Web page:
Originally established in the 1700s, Wilson, North Carolina, is located on the state's coastal plains, roughly 45 miles east of Raleigh. The city is known for a large antique market, local historic districts, its mild climate and its ethnically diverse population. Encompassing more than 23 square miles, Wilson consistently ranks as one of North Carolina's most beautiful cities for its tree-lined streets and historic architecture. The city's population is nearly 48,000, which includes large African American and Hispanic communities.
NEIGHBORHOODS AND DISTRICTS
Even though Wilson has a cost of living index well below the national average, the city also has a large percentage of its population living at or below the poverty level (around 20 percent).
Some of the city's notable areas include:
- Historic Downtown Wilson: A designated North Carolina Main Street Community, Historic Downtown Wilson has tree-lined streets and more than 25 historic buildings, as well as antique shops, specialty boutiques, and local restaurants and cafes.
- West Nash Historic District: This neighborhood contains nearly 100 residential properties built in the 1910s and 1920s. The majority of these homes reflect the Colonial Revival and Bungalow styles of that era.
- Broad-Kenan Historic District: This neighborhood includes 280 properties that represent Wilson's decades of expansion between 1890 and the Depression. Broad-Kenan offers a remarkably intact residential neighborhood; more than 60 percent of the structures are bungalows. Other properties are Colonial Revival and Tudor Revival houses.
- Shoppes at Brentwood is a popular shopping destination in Wilson that features more than 30 brand-name and independent restaurants, shops and services.
ECONOMY AND INDUSTRIES
Originally a center for cotton production, and then tobacco after the Civil War, much of Wilson's economy today centers around agriculture, with the area's annual crops valuing some $100 million. Other major industries are educational services and health care, each of which employs roughly 20 percent of the population, and financial services, which accounts for another 15 percent of the workforce.
Wilson is home to Wilson Medical Center, which serves 170,000-plus patients every year. Other major employers include Bridgestone/Firestone, Branch Banking and Trust Company (BB&T), and S.T. Wooten Corp.
ARTS AND ENTERTAINMENT
- Art Gallery of the Arts Council of Wilson: Located in a 1903 bank building, the art gallery includes the Wilson Arts Center and the Edna Boykin Cultural Center, both of which host a number of art exhibits and educational programs, as well as workshops, lectures and events.
- North Carolina Baseball Museum: This museum features baseball memorabilia from players such as Catfish Hunter and Buck Leonard, as well as a "Walk of Fame" that highlights baseball throughout the state's history.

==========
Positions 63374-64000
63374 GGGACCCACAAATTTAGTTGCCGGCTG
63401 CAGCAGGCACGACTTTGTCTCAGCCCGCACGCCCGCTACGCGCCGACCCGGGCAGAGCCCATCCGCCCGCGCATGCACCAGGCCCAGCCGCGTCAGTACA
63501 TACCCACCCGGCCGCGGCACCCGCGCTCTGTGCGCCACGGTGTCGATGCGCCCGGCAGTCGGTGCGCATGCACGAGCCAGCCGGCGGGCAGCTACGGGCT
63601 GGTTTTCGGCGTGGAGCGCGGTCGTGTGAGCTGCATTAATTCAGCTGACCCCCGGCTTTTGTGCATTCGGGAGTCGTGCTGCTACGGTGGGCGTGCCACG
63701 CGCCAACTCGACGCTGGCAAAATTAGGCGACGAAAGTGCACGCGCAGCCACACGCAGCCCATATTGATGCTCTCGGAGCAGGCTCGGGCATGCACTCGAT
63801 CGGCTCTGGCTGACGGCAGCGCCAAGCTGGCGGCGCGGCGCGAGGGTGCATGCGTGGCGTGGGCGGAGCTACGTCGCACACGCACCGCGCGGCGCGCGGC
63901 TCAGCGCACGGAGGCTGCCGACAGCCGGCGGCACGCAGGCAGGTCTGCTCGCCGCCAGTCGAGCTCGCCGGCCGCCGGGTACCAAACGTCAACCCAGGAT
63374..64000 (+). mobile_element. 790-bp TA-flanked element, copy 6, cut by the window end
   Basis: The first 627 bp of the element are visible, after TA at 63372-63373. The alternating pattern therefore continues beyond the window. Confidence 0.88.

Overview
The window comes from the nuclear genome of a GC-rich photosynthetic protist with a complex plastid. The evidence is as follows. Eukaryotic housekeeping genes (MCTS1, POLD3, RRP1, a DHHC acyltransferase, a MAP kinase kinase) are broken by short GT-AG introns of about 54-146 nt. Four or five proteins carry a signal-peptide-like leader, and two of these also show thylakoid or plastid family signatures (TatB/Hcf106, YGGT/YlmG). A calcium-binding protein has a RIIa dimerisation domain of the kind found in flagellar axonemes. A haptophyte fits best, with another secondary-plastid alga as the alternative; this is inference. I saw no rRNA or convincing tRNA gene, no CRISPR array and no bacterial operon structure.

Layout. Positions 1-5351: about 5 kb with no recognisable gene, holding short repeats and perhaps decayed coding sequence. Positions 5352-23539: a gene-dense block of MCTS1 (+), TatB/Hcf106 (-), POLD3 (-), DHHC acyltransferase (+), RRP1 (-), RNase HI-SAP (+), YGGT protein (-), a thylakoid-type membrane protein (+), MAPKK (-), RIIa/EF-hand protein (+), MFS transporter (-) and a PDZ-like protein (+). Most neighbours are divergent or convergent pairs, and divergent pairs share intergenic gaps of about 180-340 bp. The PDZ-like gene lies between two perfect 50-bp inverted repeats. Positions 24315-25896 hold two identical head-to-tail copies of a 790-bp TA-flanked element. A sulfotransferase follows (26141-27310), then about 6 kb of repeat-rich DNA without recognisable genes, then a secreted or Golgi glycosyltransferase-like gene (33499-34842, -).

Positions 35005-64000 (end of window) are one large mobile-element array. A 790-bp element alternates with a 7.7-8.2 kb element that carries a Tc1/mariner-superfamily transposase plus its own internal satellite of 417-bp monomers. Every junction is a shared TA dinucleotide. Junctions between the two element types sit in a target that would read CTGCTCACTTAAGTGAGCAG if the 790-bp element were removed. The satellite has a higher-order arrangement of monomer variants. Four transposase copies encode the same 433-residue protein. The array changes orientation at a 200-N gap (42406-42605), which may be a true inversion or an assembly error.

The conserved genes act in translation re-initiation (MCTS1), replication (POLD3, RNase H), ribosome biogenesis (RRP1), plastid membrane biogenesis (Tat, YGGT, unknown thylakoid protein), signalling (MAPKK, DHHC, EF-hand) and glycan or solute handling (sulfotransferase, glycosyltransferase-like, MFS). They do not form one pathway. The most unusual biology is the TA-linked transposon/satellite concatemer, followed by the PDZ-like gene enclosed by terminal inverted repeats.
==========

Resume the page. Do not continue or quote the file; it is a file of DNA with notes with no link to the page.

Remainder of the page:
- Whirligigs: A popular landmark in Wilson, Whirligigs showcases more than 30 large, elaborate windmills-or "whirligigs"-that are the creation of local artist Vollis Simpson. Many of Simpson's windmills have been on display in museums throughout the Eastern United States.
- Southern Raceway Park Season: Lasting from April through October, the Southern National Speedway in Wilson attracts approximately 4,000 fans per day to the wide variety of races and events every season.
- Wilson Tobs Baseball: A Coastal Plain All Star Team, the Wilson Tobs annually play more than 20 home games in Wilson, drawing some 4,000 fans per game. The Tobs play in Wilson's Fleming Stadium.
- Dr. William S. Anderson House: Dating to the turn of the 20th century, the Dr. William S. Anderson House reflects Colonial Revival-style architecture, with a steeply pitched roof, distinctive Palladian windows and a columned, two-story porch.
- Imagination Station: Housed in the city's 1920s-era federal courthouse, the Imagination Station offers more than 200 interactive science and technology exhibits, with a Curiosity Corner for young children and daily live shows and demonstrations.
- Oliver Nestus Freeman Round House Museum: Celebrating African American culture and history in Wilson, the museum is housed in a 1940s, round house built by a well-known, local African American stone mason and made out of found materials, including bottles and string.
- Railroad Modelers Train: Housed in the Antique Barn and Train Shop, the Wilson Area Railroad Modelers Train runs on a double track that stretches along seven scaled miles. The train includes more than 2,000 engines and cars and winds through a wide variety of scenery.
- Wilson Botanical Gardens: Established in 1997, the Wilson Botanical Gardens feature a variety of plant and tree gardens, as well as a butterfly garden, with a total of more than 200 plant species and a rich diversity of perennial flowers.
- Wilson Rose Garden: Recognized as an All American Rose Selections Public Garden, the Wilson Rose Garden contains more than 150 varieties of roses.
Wilson is home to nationally recognized Barton College, a private, liberal arts college that grants a wide variety of undergraduate degrees, and to Wilson Community College, a two-year, junior college affiliated with the North Carolina Community College System.
Wilson is served by the Wilson Daily Times, which has been continuously published in the area since 1896. The city has four radio stations and two television stations, one of which is a public information cable channel featuring the city's calendar of events. Wilson also receives broadcast radio and television stations from a number of surrounding metropolitan markets, primarily Raleigh, Greenville and Rocky Mount.